Eight days in Panama; City, Beach, and Jungle

Old Jul 28th, 2010, 07:21 AM
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<b>July 12, 2010

Panama City to Isla Contadora</b>

When researching where to go outside of Panama City, I found myself overwhelmed with choice. We knew we wanted some beach time and the Bocas del Toro islands, San Blas Islands, Pacific Coast beaches, and the Pearl Islands all looked interesting. Ultimately it came down to cost, weather, and ease of access. I'd read that Bocas was very rainy in July and the airfare there was more expensive so, out. The San BlasIslands were "rustic" but did not come with a rustic price tag so, out. The Pacific cost beaches, specifically Santa Catalina were very appealing but a six hour drive to get there was not. Out. That left the Pearl Islands in the Bay of Panama on the Pacific side of the country. If you are a fan of the TV show Survivor you might recognize the name as a few of the shows were shot here.

Isla Contadora is a mile long and less than half as wide and is home to about 350 full time residents. There are two airlines which fly there; Aero Perlas and Air Panama. We were told by more than one person that Air Panama has a horrible reputation and is known for redirecting flights based on cargo, not passengers. Meaning, you might get on the plane, expecting to go to Panama City and end up making two other unscheduled stops on other islands before you get there. There used to be a ferry service from Panama City, but it's not currently running.

Flights to the Perlas depart from Albrook domestic airport, next to a large mall on the same road out to Miraflores Locks. The taxi cost us 12 dollars to get there from the hotel. At the airport they weigh your bags, both checked and carry-on, before you get on the plane. I've heard they were strict about luggage weight but we seemed to be ok, even though our roll-aboards might have been a pound or two over the 25 lb limit. The boarding passes are reusable hard plastic and we're told to go through security and wait in the waiting room.
It's raining on and off and I'm concerned we might not fly but here comes our little plane...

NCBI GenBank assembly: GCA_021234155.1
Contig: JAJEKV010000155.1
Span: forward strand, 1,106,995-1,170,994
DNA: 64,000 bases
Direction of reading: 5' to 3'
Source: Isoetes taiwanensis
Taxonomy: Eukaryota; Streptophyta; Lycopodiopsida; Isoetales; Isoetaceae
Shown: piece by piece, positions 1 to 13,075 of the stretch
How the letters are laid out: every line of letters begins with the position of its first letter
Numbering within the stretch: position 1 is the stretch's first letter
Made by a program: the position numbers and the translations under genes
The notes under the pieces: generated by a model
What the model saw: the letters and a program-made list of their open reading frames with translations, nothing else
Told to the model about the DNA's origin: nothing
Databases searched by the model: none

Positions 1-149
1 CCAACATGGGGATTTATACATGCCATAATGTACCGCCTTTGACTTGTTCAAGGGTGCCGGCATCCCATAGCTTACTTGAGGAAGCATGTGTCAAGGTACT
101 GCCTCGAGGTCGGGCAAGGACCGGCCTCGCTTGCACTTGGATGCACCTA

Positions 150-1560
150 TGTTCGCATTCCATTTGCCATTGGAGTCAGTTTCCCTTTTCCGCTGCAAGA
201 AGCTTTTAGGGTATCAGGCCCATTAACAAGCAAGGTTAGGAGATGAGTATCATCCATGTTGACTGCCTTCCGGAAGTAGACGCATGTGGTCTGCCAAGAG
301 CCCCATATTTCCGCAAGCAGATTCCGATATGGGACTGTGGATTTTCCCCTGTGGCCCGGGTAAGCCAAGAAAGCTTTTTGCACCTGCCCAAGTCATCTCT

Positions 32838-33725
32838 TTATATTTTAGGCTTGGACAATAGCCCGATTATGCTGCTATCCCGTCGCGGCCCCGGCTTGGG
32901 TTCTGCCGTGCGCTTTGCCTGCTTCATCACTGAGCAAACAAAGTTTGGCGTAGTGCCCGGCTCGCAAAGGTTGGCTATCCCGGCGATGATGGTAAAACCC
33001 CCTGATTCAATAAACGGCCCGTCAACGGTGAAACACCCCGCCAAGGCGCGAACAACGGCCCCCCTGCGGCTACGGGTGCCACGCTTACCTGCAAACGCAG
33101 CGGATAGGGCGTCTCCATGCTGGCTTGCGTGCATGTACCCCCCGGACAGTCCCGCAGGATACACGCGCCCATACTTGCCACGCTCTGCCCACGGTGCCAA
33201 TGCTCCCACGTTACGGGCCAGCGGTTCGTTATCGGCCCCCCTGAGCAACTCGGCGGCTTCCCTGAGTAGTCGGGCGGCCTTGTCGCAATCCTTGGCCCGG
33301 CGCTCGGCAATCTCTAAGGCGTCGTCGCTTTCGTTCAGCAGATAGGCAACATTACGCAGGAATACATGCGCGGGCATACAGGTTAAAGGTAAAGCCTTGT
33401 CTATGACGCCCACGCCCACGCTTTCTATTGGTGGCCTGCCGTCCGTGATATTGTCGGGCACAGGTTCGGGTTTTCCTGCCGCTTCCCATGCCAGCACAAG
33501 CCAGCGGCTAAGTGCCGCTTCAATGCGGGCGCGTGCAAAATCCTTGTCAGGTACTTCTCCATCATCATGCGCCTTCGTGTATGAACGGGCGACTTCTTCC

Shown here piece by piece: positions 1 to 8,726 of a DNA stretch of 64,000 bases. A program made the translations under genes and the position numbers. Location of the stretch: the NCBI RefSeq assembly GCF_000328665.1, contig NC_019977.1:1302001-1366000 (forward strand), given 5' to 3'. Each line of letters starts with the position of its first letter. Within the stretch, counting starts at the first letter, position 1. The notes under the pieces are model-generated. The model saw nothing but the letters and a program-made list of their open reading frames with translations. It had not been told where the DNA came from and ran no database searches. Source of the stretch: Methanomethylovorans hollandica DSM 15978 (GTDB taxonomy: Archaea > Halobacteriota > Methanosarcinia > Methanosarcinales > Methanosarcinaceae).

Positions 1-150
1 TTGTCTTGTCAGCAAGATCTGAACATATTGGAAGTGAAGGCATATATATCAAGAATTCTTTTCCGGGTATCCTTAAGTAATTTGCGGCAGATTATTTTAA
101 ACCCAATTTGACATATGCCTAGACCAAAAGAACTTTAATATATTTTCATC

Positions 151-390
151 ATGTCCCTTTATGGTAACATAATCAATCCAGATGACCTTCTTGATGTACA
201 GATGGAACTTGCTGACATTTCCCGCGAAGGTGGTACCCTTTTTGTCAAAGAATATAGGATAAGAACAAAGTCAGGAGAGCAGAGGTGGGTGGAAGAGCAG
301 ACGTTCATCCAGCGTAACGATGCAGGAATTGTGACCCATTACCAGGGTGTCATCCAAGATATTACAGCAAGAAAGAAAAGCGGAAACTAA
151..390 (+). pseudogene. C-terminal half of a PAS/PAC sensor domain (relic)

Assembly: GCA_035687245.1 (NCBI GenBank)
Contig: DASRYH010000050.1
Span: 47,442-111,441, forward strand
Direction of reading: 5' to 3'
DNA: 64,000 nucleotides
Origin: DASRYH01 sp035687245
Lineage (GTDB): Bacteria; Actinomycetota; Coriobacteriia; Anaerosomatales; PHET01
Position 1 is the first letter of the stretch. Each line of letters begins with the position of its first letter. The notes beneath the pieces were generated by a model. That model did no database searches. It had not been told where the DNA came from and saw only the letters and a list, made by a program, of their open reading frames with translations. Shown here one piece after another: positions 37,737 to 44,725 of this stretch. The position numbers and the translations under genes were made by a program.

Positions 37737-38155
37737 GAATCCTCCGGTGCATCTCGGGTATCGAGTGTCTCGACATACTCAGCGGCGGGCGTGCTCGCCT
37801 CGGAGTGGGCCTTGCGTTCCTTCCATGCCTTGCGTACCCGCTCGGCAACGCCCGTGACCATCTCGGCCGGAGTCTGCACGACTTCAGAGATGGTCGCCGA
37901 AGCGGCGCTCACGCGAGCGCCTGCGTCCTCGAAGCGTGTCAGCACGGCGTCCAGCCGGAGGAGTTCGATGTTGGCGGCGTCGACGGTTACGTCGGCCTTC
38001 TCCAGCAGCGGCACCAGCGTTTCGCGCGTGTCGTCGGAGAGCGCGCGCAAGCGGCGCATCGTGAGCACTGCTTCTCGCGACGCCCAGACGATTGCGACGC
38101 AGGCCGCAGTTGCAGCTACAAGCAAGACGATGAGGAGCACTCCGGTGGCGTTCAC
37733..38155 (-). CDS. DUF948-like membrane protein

The planes are tiny and ours was an 18-seater, single propeller Cessna. David and I are the first ones on the plane so we take the seats behind the pilot and co pilot. This has me flashing back to our flight to Roatan in Honduras. Keep in mind even thought I love to travel I hate to fly. The flight is fine, a bit scary only because we have to fly through clouds and then suddenly, there is the landing strip on Isla Contadora. All 12 feet of it, or so it appears from there air (wait until you see the photo), where we can see the entire length on approach including the water on the other side.

Once we are down, we wait right there on the tarmac for the luggage to be unloaded, including a small cardboard box with a live chicken inside. Someone said, "I think it's still alive." I hope so.
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Old Jul 28th, 2010, 09:08 PM
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Day 3, Continued...

There's not much on Isla Contadora; 5 or 6 hotels/B&Bs, the same number of restaurants, 3 little "grocery" stores and a dive shop. The only hotel directly on the beach near the "town" is the Punta Galeon Resort but it got horrible reviews so I chose the Perla Real Inn. It's in the center of the island, and has no view of the water, but really is only a 10-15 min walk to town. From the photos, it looked to have the nicest decor of all the choices and appealed most to my design sense. I have an aversion to tacky bed spreads and wall murals of cherubs, I'm sorry.